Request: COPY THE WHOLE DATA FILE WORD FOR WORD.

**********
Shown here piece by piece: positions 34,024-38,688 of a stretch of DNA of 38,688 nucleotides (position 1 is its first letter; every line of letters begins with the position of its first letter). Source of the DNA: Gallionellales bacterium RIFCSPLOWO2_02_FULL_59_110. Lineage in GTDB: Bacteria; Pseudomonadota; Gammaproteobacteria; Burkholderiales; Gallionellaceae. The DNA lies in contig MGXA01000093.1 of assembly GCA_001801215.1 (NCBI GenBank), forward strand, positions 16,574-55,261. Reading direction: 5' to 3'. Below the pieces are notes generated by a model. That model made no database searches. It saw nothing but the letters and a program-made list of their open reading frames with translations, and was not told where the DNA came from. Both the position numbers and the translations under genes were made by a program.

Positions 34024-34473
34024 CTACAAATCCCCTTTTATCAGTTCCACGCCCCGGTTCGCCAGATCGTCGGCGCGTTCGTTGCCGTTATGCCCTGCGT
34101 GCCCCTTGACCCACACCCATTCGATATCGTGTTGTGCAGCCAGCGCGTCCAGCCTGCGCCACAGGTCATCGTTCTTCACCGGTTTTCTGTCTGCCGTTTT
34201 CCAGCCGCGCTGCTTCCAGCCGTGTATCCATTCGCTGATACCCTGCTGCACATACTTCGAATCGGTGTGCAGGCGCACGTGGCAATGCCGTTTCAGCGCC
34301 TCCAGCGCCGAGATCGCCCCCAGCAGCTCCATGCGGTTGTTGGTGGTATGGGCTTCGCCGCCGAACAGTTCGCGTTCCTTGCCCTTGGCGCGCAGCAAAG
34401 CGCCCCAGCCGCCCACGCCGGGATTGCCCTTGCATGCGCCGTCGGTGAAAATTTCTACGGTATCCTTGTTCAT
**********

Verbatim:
Shown here piece by piece: positions 34,024-38,688 of a stretch of DNA of 38,688 nucleotides (position 1 is its first letter; every line of letters begins with the position of its first letter). Source of the DNA: Gallionellales bacterium RIFCSPLOWO2_02_FULL_59_110. Lineage in GTDB: Bacteria; Pseudomonadota; Gammaproteobacteria; Burkholderiales; Gallionellaceae. The DNA lies in contig MGXA01000093.1 of assembly GCA_001801215.1 (NCBI GenBank), forward strand, positions 16,574-55,261. Reading direction: 5' to 3'. Below the pieces are notes generated by a model. That model made no database searches. It saw nothing but the letters and a program-made list of their open reading frames with translations, and was not told where the DNA came from. Both the position numbers and the translations under genes were made by a program.

Positions 34024-34473
34024 CTACAAATCCCCTTTTATCAGTTCCACGCCCCGGTTCGCCAGATCGTCGGCGCGTTCGTTGCCGTTATGCCCTGCGT
34101 GCCCCTTGACCCACACCCATTCGATATCGTGTTGTGCAGCCAGCGCGTCCAGCCTGCGCCACAGGTCATCGTTCTTCACCGGTTTTCTGTCTGCCGTTTT
34201 CCAGCCGCGCTGCTTCCAGCCGTGTATCCATTCGCTGATACCCTGCTGCACATACTTCGAATCGGTGTGCAGGCGCACGTGGCAATGCCGTTTCAGCGCC
34301 TCCAGCGCCGAGATCGCCCCCAGCAGCTCCATGCGGTTGTTGGTGGTATGGGCTTCGCCGCCGAACAGTTCGCGTTCCTTGCCCTTGGCGCGCAGCAAAG
34401 CGCCCCAGCCGCCCACGCCGGGATTGCCCTTGCATGCGCCGTCGGTGAAAATTTCTACGGTATCCTTGTTCAT